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I have created a logo for a client and don't know the best way to give the file to the client. What are the best file types to provide the client, eg illustrator, Photoshop, jpeg, TIFF and what document sizes would be best.

An example: The TIFF file I have created is 9035 x 9448 pixels, as the object I created the print for was about 800mm high by 750mm wide. The file size is (understandably) 405MB. This doesn't seem appropriate as the PDF file will do the job just fine and is just 100kb as the original artwork is a vector.

What would the standard or general guideline be creating a brand asset for any eventual use?

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Hi Aasim Azam, can I ask why you are working with a vector file that is so large? Are the files for proofs or for final artwork? I usually export as PDF for proofs. – AndrewH Jun 1 at 15:53
The order actually began with "can you Vectorise 'this' and print it 800mm x 750mm and then the order became give me the files as a logo – Aasim Azam Jun 1 at 16:25
You should be fine with a PDF. You can always ask the printer if they have any specifications for exporting the document. – AndrewH Jun 1 at 16:27
The Roland printer I have access to loves TIFF files and just eats them up. PDFs however have provided to be a little troublesome. – Aasim Azam Jun 1 at 22:09

2 Answers 2

up vote 5 down vote accepted

When I create a logo for a client I provide them with the following:

  • Greyscale/1 color (300ppi) (may be 2 versions - 1 solid black, the other greys)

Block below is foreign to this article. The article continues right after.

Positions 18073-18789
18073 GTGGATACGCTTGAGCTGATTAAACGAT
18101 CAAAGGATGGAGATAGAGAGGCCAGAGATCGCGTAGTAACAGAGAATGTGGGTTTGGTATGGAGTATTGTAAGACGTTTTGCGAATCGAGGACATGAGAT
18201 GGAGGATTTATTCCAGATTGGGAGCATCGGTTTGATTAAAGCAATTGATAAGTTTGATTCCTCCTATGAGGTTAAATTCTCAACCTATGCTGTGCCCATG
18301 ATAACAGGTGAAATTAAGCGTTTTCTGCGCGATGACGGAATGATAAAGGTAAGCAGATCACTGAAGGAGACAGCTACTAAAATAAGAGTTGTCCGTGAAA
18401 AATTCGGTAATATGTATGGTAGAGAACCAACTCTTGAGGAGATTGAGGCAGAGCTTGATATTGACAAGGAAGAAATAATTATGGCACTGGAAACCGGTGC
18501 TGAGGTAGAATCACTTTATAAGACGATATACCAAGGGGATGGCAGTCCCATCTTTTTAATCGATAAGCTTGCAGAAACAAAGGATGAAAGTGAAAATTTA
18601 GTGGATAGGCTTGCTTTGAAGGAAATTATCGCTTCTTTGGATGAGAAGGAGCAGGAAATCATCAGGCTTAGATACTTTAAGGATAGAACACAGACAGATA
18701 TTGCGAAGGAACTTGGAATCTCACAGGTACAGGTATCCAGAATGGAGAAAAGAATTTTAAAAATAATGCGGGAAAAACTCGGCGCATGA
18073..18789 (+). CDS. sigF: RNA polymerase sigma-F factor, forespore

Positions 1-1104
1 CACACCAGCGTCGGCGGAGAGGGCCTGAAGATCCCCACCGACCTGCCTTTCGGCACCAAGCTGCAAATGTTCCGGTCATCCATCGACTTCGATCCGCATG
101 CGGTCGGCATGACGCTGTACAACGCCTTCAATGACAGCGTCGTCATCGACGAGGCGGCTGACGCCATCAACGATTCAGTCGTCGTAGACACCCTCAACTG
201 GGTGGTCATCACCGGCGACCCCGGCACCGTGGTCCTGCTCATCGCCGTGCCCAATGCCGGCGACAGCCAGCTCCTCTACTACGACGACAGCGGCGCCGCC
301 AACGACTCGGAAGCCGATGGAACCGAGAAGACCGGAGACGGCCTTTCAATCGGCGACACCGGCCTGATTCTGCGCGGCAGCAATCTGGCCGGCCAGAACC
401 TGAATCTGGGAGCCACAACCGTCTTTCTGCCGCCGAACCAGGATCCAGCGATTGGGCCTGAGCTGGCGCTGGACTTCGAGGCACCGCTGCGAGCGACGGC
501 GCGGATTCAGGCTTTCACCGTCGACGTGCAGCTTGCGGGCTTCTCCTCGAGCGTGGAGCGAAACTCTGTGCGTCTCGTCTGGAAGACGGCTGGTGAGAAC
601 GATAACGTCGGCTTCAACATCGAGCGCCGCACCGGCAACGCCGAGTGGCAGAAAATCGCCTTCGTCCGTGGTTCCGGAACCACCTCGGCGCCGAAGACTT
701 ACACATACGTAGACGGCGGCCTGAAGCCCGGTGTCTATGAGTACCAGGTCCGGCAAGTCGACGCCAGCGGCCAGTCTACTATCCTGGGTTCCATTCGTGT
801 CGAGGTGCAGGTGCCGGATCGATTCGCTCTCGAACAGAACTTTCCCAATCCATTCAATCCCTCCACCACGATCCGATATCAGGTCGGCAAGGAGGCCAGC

Tiff, PSD, EPS, AI, PDF

  • CMYK (300ppi)
    Tiff, PSD, EPS, AI, PDF

  • Spot Color (300ppi) (provided if appropriate)
    Tiff, PSD, EPS, AI, PDF

  • RGB (72ppi)
    PSD, EPS, AI, SVG, PDF, JPG, PNG24, GIF (only because some may expect it)

  • Usage guidelines (PDF) -- Detailing spacing, color, size, requirements/suggestions - "Dos" and "Donts"

Most often I'll size things to around 500x500px or relatively close to that. So all the above are basically the same size, just varying in color and resolution.

I wouldn't ever provide a 9000x9000px file to a client for a logo. They'll be lost with something that size in most cases.

This seems like a lot, right? It is somewhere between 17 and 28 separate files just for their logo

My goal is to never have the client contact me again for a format they need for their logo. Not because I don't want to hear from them, but because I want them to have every possible format they'll ever need for the logo. For me, this is why clients want a professional creating their logo - providing a complete solution rather than merely sending them a JPG they'll need to have reworked in a couple years when they realize that $5 logo isn't going to work for everything.

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The artwork I created was not supposed to be a logo, it was just for printing, but it turned out my client liked it so much that he decided it needs to be a logo. But I don't know if I was thinking right when I exported the tiff so big. But your answer helps a lot. I'll wait a couple of days before marking the answer to garner more responses. That isnt to say your answer didn't cover everything or warrant the mark. Also note the level of client I'm working with now is much more discerning than my previous ones and I am kind of a newb – Aasim Azam Jun 1 at 22:06
Just be sure to price for logo development as well though :) – SOIA Jun 1 at 22:10

I usually ask the client what they need. If they don't know, then I typically provide:

  • PDF
  • SVG
  • PNG (large and small versions)

There's no particular standard, though. It depends on the particular client and the particular logo.

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